Local authorities are promising increased efforts to make the health system more resilient to the impacts of climate change, while ensuring greater collaboration between relevant ministries, departments and private sector entities.
Minister of Health and Wellness Ian Gooding-Edghill announced on Thursday that plans were on the cards for a comprehensive climate risk assessment of the health sector with a view of putting viable measures in place.
Gooding-Edghill said the development of a Health National Adaptation Plan, which would form part of a wider national adaptation plan, was also being pursued as a primary strategy to help build resilience within the health sector.
The health minister said he was satisfied there have been some “remarkable accomplishments” in the sector over the past several years. However, pointing to the effects that extreme weather conditions and power outages could have on the health system, Gooding-Edghill gave the assurance that the necessary adaptation plans and mitigating strategies were being robustly developed.
“The development of the Health National Adaptation Plan as a critical chapter in the wider national adaptation plan is currently the primary strategy being pursued in efforts to augment the building of resilience in the health sector,” he said.
“Consequently, there are plans to conduct a comprehensive climate risk vulnerability assessment across the entire health sector, which further demonstrates this ministry’s commitment to building climate resilience in the interest of preserving public health,” he said.
Gooding-Edghill was addressing the opening of a national climate change and health symposium on Thursday. The half-day event was held under the theme Building One-Health Partnerships for Adaptation to Climate Change.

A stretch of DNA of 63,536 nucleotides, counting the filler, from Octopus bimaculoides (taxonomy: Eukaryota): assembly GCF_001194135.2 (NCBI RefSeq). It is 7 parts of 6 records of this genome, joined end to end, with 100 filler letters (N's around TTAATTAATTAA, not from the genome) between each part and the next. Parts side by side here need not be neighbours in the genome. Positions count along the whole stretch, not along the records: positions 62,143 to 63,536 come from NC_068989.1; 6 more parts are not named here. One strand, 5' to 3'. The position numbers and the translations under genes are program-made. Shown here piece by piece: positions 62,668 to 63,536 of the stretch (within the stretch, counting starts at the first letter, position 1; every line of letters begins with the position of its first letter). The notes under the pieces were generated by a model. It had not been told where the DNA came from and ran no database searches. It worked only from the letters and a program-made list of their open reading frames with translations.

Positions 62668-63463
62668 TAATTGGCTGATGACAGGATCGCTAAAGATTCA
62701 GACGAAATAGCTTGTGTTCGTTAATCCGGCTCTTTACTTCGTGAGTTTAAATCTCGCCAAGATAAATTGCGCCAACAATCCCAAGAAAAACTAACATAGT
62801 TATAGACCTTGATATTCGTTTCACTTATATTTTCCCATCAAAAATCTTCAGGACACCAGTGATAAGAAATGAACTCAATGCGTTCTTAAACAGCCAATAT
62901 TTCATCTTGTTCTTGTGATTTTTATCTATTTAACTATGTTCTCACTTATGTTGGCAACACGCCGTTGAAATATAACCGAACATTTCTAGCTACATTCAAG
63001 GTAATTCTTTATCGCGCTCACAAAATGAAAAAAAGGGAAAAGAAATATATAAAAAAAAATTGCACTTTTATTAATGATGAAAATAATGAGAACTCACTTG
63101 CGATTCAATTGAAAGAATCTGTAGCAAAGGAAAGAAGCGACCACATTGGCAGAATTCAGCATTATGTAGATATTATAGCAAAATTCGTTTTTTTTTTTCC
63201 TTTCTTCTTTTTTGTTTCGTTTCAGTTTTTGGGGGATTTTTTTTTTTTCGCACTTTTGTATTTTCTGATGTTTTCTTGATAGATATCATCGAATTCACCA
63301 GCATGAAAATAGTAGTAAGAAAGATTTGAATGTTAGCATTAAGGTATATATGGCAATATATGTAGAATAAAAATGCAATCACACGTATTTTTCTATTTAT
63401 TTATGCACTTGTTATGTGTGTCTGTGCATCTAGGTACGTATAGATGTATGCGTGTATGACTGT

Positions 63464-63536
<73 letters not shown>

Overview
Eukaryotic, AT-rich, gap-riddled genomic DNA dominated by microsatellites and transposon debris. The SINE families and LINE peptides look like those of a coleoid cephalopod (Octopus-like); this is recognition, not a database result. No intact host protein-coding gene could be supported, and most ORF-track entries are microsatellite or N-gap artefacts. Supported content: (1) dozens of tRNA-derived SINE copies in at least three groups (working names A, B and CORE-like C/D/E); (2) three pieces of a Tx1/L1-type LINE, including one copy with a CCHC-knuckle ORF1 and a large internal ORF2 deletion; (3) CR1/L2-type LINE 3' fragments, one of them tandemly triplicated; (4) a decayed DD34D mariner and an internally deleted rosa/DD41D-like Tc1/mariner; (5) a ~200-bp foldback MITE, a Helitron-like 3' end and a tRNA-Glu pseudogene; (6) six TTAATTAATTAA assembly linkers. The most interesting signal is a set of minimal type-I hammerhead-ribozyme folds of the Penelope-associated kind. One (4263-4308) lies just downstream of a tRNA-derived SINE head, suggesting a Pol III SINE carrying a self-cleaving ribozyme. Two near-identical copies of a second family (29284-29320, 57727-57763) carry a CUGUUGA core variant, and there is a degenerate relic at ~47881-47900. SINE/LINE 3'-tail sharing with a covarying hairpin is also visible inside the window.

Acknowledging that it will require a lot of work to make the health system more resilient to the shocks associated with climatic events, Gooding-Edghill said the path to achieving this should be paved with “cooperation and partnerships between sectors including agriculture, environment, water resources, finance, and others”.
“The one-health principle plays an important role in the effort to building resilience to climate change in the health sector. Fundamentally, the Ministry of Health and Wellness is obligated to chart the national climate change agenda with a goal that focuses on protecting and preserving human life
“The one-health principle therefore provides a critical framework upon which critical sectors both within government and external non-governmental organisations can partner to fulfill the objective of maintaining the highest possible health standards for present and future generations,” he said.
The symposium, which was held at the Ministry of Health’s Culloden Road, St Michael location, attracted participants from the Barbados Water Authority (BWA), the Coastal Zone Management Unit, the Ministry of Environment and National Beautification and the Ministry of Health and Wellness.
According to Environmental Health Specialist in the Ministry of Health and Wellness Steve Daniel, it forms part of the European Union funded five-year climate change and health leadership fellowship project, which is aimed at building and strengthening climate resilient health systems and human capacity in the Caribbean.
Daniel, who is the Barbados fellow, said the project, which started in June last year with Barbados, St Lucia, St Vincent and the Grenadines, Haiti, Suriname and the Bahamas, is being implemented by the Pan American Health Organisation in association with several partners across 16 countries. (MM)